VSG, Carbs and You

I was originally planning to write this in response to a comment posted on my best friend’s blog. The person commenting obviously had no clue what they were talking about. Yes the recipe they were commenting on seemed high in carbs (and certainly more carbs than I would consume in one meal) but, that’s not taking into account WLS sized portions. Since my friend is having a VSG, she won’t be able to eat that much post surgery.

At any rate, the comment got me to thinking about the differences in surgeon’s guidelines. For instance, my surgeon’s program allows up to 50 grams of carbs per day (I am typically around 30). They also tell you to cut out carbs from pasta, rice, potatoes and bread and limits high sugar things like juice. I get my carbs from vegetable sources, limited fruit (no more than 1/2 cup a day due to the natural sugars), and milk sources.  What I’ve learned over the past 9 months is that there is no one size fits all approach to diet after weight loss surgery. Even the surgeons can’t agree.

This is Dr. Cirangle’s sleeve guide. He’s a top surgeon in California who performs the VSG. His patients practically worship him and you absolutely can not argue with most of their results.  His recommendations for carbs are 40 grams or less per day (limiting the same carbs my program limits).

The Institute for Advanced Bariatric Surgery Manual. This one gives no hard numbers on how many carbs per day to have. They say that carbs should be kept to 15 to 20% of your diet while losing weight (while avoiding the ‘white’ carbs). It also recommends looking for 10grams of carbs or less per serving of carbs when reading labels. There are also instructions pertaining to diabetics if you’re interested.

NCA Surgical Weight Loss Program in Bethesda. This one also gives no numbers for carbs but one of their sample meal plans had 39 grams of carbs for the day.

Cornell Sleeve Guide: Cornell is another of those respected programs. Their diet also gives no hard numbers in the guide. Just to eat protein first, avoid refined carbs, and follow with your fruits, vegetables and then whole grains.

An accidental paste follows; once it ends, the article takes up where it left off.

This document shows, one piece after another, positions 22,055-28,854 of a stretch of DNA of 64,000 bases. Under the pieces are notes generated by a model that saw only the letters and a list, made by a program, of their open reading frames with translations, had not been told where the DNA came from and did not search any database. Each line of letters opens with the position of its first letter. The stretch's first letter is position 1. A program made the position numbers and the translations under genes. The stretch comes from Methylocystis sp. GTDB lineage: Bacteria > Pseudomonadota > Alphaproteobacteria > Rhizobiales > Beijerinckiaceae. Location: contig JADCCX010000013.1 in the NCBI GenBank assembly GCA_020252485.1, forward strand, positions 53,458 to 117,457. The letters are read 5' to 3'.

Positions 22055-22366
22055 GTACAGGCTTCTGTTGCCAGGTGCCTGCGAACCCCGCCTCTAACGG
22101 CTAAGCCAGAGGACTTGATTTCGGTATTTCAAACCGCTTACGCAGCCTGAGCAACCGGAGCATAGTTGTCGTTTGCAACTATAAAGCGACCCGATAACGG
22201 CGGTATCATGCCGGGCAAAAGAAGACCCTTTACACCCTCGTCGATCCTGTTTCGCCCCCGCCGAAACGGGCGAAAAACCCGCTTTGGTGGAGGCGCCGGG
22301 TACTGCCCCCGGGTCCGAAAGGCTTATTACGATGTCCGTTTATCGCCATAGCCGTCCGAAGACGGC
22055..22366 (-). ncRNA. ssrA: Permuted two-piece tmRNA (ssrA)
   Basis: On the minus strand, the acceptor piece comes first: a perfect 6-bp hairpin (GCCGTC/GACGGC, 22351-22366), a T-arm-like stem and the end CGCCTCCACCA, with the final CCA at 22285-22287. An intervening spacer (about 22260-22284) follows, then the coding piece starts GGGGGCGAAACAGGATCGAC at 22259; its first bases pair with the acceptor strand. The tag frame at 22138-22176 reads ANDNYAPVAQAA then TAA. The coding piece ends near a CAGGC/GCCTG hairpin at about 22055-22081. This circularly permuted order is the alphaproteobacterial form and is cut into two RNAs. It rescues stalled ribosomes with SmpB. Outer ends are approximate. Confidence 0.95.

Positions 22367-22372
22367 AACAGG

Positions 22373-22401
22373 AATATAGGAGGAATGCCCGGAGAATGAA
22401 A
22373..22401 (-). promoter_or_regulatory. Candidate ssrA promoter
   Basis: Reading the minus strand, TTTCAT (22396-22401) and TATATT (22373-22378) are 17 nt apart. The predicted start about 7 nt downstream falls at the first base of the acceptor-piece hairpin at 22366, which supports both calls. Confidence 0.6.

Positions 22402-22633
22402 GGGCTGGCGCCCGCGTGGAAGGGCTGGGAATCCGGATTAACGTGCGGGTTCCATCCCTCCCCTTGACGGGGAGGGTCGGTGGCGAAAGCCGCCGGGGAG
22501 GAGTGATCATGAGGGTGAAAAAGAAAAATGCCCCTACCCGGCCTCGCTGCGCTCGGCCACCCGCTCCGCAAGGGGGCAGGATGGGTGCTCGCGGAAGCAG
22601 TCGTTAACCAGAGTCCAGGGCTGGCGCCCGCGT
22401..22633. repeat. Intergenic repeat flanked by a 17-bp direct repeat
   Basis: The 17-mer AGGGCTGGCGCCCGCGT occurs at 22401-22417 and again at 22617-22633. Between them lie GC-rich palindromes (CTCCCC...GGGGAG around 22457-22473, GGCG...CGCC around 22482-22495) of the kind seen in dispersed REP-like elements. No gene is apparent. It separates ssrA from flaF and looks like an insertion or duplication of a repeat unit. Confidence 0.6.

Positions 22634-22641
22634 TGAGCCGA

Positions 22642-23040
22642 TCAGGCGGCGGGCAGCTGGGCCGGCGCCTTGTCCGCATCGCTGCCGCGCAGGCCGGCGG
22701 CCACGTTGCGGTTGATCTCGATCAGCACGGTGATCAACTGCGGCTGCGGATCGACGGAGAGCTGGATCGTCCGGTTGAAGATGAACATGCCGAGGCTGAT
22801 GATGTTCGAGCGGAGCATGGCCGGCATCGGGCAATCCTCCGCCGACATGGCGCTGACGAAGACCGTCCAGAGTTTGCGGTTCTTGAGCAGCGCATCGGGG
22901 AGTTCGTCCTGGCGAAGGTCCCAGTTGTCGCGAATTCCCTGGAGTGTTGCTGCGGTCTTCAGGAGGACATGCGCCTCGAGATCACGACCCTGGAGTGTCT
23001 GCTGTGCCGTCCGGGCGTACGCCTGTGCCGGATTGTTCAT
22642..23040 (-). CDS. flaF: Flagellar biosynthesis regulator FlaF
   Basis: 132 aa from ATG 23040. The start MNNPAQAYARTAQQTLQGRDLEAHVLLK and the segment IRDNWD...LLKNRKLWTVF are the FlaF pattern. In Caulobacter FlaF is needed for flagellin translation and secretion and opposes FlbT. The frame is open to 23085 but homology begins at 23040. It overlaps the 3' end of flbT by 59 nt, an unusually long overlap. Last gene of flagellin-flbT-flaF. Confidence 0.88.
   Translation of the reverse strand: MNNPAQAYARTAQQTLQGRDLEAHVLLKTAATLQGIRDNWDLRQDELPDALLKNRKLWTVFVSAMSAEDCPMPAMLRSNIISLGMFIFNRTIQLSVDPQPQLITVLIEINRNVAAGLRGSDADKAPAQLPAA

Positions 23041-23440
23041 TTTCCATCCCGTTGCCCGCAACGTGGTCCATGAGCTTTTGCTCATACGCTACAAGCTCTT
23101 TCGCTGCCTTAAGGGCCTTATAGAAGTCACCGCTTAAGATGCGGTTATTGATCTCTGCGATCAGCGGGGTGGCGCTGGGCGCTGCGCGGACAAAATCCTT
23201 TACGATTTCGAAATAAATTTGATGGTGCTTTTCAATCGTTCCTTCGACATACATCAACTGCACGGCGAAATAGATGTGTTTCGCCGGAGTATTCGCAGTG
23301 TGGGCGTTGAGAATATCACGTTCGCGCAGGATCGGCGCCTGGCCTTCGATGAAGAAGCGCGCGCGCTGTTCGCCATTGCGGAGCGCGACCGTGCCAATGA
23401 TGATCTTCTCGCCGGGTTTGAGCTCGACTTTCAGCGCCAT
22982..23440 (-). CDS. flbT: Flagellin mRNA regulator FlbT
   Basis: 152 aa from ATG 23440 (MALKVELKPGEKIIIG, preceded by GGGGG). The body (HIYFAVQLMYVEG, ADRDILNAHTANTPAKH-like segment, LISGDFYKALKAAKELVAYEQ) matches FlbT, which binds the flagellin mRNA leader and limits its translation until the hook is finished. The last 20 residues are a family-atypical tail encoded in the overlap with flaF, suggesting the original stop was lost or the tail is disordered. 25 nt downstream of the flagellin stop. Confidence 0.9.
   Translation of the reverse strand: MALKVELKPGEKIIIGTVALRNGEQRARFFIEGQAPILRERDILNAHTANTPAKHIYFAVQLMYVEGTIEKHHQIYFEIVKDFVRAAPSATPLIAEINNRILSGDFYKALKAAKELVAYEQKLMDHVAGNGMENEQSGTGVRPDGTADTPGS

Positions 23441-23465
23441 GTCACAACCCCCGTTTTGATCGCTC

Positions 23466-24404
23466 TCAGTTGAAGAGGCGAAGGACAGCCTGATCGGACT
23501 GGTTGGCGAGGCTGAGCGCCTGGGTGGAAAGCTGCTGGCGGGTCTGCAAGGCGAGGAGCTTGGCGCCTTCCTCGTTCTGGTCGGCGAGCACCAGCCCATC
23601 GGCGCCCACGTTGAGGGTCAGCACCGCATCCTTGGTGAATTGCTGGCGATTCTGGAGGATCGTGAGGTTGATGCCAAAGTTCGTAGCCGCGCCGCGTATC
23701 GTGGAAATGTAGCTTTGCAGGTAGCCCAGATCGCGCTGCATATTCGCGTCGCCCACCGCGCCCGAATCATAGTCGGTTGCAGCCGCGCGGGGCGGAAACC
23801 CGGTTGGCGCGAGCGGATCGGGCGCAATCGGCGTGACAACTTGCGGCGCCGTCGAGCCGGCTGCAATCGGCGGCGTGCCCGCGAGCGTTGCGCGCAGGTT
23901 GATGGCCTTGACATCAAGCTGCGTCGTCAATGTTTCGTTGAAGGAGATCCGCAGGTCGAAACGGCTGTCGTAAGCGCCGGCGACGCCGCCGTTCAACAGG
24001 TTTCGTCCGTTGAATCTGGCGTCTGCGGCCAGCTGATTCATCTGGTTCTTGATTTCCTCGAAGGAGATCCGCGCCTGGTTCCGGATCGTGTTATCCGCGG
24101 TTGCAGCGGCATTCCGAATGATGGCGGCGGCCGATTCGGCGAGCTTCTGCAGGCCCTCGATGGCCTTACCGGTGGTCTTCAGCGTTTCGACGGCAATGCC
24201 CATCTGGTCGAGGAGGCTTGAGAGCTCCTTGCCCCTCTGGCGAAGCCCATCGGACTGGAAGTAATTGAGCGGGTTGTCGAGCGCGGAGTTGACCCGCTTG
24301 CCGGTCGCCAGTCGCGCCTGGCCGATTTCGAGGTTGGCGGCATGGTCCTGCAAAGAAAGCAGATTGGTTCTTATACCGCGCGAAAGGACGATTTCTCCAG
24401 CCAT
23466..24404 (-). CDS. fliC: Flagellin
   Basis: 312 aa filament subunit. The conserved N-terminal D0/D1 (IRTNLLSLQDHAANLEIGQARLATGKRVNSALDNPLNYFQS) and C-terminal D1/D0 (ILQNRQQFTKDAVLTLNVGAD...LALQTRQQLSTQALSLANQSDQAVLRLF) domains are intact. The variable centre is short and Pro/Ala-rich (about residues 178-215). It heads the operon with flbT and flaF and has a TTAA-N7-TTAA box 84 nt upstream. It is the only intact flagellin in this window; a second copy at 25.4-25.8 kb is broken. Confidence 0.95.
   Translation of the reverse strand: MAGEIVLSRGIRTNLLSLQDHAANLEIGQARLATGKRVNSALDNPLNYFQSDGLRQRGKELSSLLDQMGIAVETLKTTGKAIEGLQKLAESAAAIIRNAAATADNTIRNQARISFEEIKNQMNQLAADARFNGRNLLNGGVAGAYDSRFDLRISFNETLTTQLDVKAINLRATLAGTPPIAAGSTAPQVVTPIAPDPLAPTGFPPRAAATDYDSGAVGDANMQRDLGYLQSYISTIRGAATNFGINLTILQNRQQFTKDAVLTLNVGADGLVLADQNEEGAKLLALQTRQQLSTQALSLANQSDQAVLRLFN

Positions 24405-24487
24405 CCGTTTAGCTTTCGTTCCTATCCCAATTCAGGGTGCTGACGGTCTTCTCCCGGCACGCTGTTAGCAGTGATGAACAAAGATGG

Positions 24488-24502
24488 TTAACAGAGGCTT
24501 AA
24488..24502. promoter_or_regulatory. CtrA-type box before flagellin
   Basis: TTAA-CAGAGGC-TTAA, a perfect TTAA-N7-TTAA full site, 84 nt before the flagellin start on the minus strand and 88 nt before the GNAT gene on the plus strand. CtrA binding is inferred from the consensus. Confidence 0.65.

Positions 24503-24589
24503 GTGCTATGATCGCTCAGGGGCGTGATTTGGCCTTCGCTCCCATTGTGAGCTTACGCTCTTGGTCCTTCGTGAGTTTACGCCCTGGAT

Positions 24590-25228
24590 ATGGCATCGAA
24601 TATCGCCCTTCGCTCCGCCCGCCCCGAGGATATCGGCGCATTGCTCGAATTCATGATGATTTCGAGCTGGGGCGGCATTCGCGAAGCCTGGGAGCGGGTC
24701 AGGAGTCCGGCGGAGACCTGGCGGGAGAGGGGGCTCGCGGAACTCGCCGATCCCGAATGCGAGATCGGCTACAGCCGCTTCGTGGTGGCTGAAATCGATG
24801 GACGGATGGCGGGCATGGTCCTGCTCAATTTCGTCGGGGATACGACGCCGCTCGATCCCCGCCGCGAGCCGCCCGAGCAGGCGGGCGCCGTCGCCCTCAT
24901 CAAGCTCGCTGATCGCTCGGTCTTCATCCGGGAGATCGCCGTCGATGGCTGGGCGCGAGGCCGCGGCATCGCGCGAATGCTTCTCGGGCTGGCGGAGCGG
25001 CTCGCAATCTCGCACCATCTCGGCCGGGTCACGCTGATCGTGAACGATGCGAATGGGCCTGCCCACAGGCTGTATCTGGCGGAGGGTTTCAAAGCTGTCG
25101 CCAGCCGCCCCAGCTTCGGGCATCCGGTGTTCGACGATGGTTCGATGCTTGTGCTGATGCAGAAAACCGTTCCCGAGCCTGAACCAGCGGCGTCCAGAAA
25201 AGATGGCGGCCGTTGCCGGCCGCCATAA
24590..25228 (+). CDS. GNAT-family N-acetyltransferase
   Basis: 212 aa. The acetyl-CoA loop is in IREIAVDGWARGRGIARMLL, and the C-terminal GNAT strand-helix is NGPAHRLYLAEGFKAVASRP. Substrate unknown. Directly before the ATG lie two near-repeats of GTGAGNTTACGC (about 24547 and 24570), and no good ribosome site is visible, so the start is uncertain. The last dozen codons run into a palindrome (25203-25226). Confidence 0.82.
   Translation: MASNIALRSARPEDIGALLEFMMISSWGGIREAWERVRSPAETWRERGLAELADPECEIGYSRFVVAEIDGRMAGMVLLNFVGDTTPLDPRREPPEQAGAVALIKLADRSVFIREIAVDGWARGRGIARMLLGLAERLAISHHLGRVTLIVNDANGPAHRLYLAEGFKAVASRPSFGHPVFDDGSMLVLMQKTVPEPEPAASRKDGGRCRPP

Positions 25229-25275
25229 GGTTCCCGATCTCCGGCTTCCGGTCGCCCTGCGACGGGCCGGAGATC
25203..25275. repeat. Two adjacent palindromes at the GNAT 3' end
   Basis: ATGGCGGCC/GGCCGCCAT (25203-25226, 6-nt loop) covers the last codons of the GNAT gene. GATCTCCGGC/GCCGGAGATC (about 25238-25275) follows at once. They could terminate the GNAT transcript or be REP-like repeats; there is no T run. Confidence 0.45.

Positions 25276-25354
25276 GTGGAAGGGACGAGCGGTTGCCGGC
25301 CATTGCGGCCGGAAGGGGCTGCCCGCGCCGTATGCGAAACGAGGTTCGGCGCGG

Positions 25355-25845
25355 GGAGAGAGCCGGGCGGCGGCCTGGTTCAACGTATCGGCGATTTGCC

Johns Hopkins Sleeve Guide: As a name, Hopkins is almost as trusted as Mayo. Surely they know what they’re talking about, right? This guide also gives no hard carb numbers and mentions living sugar free.

Northwest Obesity Surgery Sleeve Guide: Couldn’t find numbers here either. LOL

At any rate, there is no 100% ‘you MUST eat this way post surgery or you will fail’ diet. Low carb GENERALLY is the way to go but the numbers for what constitutes low carb for YOU may vary. Also generally speaking, if you want to get into ketosis (this is NOT a bad state, it’s the state where your body is burning FAT to lose weight though opinions vary on how long it’s ‘safe’ to be in ketosis), nobody can really agree on the numbers. Somewhere between 50 and 100 grams of carbs per day will supposedly allow you to go into ketosis. For me, I know I don’t get there above 50 grams. So, your mileage will definitely vary.

So to all the trolls out there. Do a little research before you come barging into one of our blogs, trying to tell us what we need to do in order to be successful. You’re just going to get laughed out the door, then we’re going to make fun of you after you’re gone.


Banana Protein Mini Muffins

Sorry, I don’t have any pictures of this. If you want one, you can find the original recipe here (I will copy the recipe itself below, along with my substitutions).

I love Shelly’s recipes over at The World According to Eggface. They’re simple, easy to follow and delicious. I often find myself tweaking them a little according to my own tastes and the ingredients I have on hand so they serve for fantastic inspiration.

I made the banana protein mini muffins today for the second time. I gave one to my one year old grandson and he devoured it in about five minutes flat. I think they have the seal of approval.  Below is my version of the recipe (sorry, no nutritional information right now, your portion size and ingredients may vary).

  • 1 Egg, beaten
  • 3 Tablespoons Milk (I used unsweetened almond milk this time)
  • 2 Tablespoons Sugar Free Torani Syrup (I used SF Caramel)
  • 1 whole Banana, mashed
  • 1 Tablespoon Canola Oil
  • 3 Tablespoons Atkins Baking Mix
  • 1 teaspoon Baking Powder
  • 2 Tablespoons Almond Meal
  • 1 and 1/2 teaspoon Cinnamon
  • 1/2 teaspoon Nutmeg
  • 1 scoop Vanilla Protein Powder (I use Gladiator Vanilla from Smoothie King)
  • Pinch salt
  • Optional: 2 Tablespoons Chopped Nuts

In a measuring cup mix egg, milk, syrup, banana and oil and combine thoroughly. In a separate bowl, mix pancake mix, almond meal, cinnamon, nutmeg, protein powder and salt. Tip dry into wet and stir till combined. Pour into a non stick mini muffing tin that has been sprayed with Pam. Optional: Place a nut on the top of each muffin.

Bake at 350 for 8-10 minutes, until knife inserted comes out clean. Makes 12.

There’s a fantastic recipe on the same page for ricotta banana filling for the muffins, which is also delicious, but I like to heat mine up a little and smear with some butter. My favorite indulgence is Kerrygold  Pure Irish Butter.

Edit: Put this into spark people. Here’s my nutrition information per each mini muffin:  Calories: 44.3, Fat: 2.4g, Carbs: 3.2g, Protein 3.2g – NOTE: Yours may vary depending upon your ingredients.